• Finderscope: A small telescope that mounts to the main telescope for sighting objects in the sky.

Understanding these terms will help you better understand the functions of a telescope and the different types of telescopes available. For example, knowing the difference between a refractor and a reflector can help you choose the right telescope. And understanding the different focus designs can help you decide which telescope will work best with the instruments you plan to use.

While this glossary is not exhaustive, it should provide a beginning foundation. With this knowledge, you can confidently begin your journey into the fascinating world of telescopes.

Frequently Asked Questions

How does a telescope gather light?

A telescope gathers light through its primary lens or mirror to capture as much light as possible. This light then goes to a secondary mirror or eyepiece, which magnifies the image for viewing. The larger the telescope’s aperture, the more light it can gather.

What is the difference between resolving and magnifying power?

Resolving power refers to a telescope’s ability to distinguish fine detail while magnifying power refers to how much larger an object appears. Resolving power is determined by the size of the telescope’s aperture and the wavelength of the observed light. Magnifying power is a function of the eyepiece used with the telescope.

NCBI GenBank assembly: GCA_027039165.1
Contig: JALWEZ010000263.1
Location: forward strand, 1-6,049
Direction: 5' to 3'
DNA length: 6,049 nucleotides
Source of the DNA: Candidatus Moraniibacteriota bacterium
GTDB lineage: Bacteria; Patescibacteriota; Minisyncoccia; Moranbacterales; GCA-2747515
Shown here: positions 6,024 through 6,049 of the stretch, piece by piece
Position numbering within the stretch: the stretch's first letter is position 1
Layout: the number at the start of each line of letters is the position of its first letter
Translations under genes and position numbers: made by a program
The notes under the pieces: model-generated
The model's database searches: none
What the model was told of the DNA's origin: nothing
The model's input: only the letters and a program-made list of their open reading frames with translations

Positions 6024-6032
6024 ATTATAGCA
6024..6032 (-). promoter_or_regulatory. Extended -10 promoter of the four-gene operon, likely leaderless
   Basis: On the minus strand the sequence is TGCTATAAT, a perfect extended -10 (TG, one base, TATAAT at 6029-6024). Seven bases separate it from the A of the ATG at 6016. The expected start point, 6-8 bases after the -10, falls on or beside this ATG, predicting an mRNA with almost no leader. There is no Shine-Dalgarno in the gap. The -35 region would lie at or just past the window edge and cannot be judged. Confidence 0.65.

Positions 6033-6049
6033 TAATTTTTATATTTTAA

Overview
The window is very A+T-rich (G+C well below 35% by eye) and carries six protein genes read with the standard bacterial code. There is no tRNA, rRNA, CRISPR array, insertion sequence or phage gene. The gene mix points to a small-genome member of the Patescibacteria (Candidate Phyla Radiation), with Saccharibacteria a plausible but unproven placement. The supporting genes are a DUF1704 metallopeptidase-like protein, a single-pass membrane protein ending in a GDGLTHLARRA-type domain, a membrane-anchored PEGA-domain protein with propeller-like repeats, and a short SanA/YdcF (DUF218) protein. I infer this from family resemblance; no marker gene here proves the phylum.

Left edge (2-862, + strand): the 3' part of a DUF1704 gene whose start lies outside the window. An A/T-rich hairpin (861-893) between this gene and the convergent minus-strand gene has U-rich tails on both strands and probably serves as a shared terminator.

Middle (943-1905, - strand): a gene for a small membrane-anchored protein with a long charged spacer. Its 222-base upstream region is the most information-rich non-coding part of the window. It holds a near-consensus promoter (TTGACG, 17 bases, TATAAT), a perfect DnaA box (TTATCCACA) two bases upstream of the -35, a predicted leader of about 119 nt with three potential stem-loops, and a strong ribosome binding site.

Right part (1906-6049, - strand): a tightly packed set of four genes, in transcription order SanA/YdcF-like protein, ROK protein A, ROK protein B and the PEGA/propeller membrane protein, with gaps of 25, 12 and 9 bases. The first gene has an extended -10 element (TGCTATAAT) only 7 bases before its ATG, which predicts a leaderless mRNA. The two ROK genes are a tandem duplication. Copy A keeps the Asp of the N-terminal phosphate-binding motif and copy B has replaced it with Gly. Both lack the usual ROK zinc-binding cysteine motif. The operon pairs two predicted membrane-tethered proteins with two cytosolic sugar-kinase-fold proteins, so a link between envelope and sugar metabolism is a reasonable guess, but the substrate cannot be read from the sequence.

Can a telescope be used for both astronomy and terrestrial viewing?

Yes, many telescopes can be used for both astronomical and terrestrial viewing. However, the type of telescope used may differ depending on the intended use. Refracting telescopes are often used for terrestrial viewing while reflecting telescopes are more commonly used for astronomy. Additionally, telescopes used for terrestrial viewing may require additional accessories, such as a diagonal mirror, to provide a comfortable viewing angle.


Thank you for reading my article “What are the three major functions of a telescope?”

Telescopes play a vital role in our understanding of the universe. From observing distant galaxies to exploring our solar system, they have expanded our knowledge and inspired us to reach for the stars.

By understanding the three primary functions of a telescope – gathering light, magnifying distant objects, and resolving fine detail – we can appreciate the incredible technology behind these powerful instruments.

Whether you’re a professional astronomer or a casual stargazer, the wonder and awe of the universe are accessible to all through telescopes. 

So explore the night sky, and never stop reaching for the stars.

About the Author

Chris Klein, Amateur Astronomy Advisor

Chris Klein is an amateur astronomy advisor, astrophotographer, and entrepreneur. Go here to read his incredible story "From $50,000 in Debt to Award-Winning Photographer Living in Switzerland". If you want to send Chris a quick message, then visit his contact page here.